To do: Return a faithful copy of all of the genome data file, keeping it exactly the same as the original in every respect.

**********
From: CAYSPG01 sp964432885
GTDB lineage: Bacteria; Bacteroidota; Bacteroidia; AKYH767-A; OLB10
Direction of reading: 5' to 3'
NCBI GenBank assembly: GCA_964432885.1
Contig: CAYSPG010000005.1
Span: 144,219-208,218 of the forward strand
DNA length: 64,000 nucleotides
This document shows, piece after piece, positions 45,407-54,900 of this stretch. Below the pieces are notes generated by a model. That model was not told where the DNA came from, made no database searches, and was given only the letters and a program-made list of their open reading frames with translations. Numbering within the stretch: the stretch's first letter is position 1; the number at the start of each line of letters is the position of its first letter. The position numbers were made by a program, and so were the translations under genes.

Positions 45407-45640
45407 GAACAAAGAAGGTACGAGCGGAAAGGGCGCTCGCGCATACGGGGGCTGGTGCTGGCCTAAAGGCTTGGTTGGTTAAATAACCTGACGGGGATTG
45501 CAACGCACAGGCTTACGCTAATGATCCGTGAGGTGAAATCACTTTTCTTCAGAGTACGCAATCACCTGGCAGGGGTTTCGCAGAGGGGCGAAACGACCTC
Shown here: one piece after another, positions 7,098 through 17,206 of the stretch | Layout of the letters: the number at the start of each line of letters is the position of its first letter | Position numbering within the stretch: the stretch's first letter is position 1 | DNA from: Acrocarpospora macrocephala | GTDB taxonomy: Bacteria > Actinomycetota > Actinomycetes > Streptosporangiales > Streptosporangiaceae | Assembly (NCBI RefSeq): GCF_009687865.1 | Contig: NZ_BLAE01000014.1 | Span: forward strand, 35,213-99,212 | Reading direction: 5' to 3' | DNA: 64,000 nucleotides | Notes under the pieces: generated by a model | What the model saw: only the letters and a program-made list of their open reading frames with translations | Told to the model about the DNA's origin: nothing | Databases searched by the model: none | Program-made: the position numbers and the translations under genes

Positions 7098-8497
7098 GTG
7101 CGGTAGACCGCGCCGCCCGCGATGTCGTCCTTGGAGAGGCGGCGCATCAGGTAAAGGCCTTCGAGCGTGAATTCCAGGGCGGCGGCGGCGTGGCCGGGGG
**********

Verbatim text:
From: CAYSPG01 sp964432885
GTDB lineage: Bacteria; Bacteroidota; Bacteroidia; AKYH767-A; OLB10
Direction of reading: 5' to 3'
NCBI GenBank assembly: GCA_964432885.1
Contig: CAYSPG010000005.1
Span: 144,219-208,218 of the forward strand
DNA length: 64,000 nucleotides
This document shows, piece after piece, positions 45,407-54,900 of this stretch. Below the pieces are notes generated by a model. That model was not told where the DNA came from, made no database searches, and was given only the letters and a program-made list of their open reading frames with translations. Numbering within the stretch: the stretch's first letter is position 1; the number at the start of each line of letters is the position of its first letter. The position numbers were made by a program, and so were the translations under genes.

Positions 45407-45640
45407 GAACAAAGAAGGTACGAGCGGAAAGGGCGCTCGCGCATACGGGGGCTGGTGCTGGCCTAAAGGCTTGGTTGGTTAAATAACCTGACGGGGATTG
45501 CAACGCACAGGCTTACGCTAATGATCCGTGAGGTGAAATCACTTTTCTTCAGAGTACGCAATCACCTGGCAGGGGTTTCGCAGAGGGGCGAAACGACCTC
Shown here: one piece after another, positions 7,098 through 17,206 of the stretch | Layout of the letters: the number at the start of each line of letters is the position of its first letter | Position numbering within the stretch: the stretch's first letter is position 1 | DNA from: Acrocarpospora macrocephala | GTDB taxonomy: Bacteria > Actinomycetota > Actinomycetes > Streptosporangiales > Streptosporangiaceae | Assembly (NCBI RefSeq): GCF_009687865.1 | Contig: NZ_BLAE01000014.1 | Span: forward strand, 35,213-99,212 | Reading direction: 5' to 3' | DNA: 64,000 nucleotides | Notes under the pieces: generated by a model | What the model saw: only the letters and a program-made list of their open reading frames with translations | Told to the model about the DNA's origin: nothing | Databases searched by the model: none | Program-made: the position numbers and the translations under genes

Positions 7098-8497
7098 GTG
7101 CGGTAGACCGCGCCGCCCGCGATGTCGTCCTTGGAGAGGCGGCGCATCAGGTAAAGGCCTTCGAGCGTGAATTCCAGGGCGGCGGCGGCGTGGCCGGGGG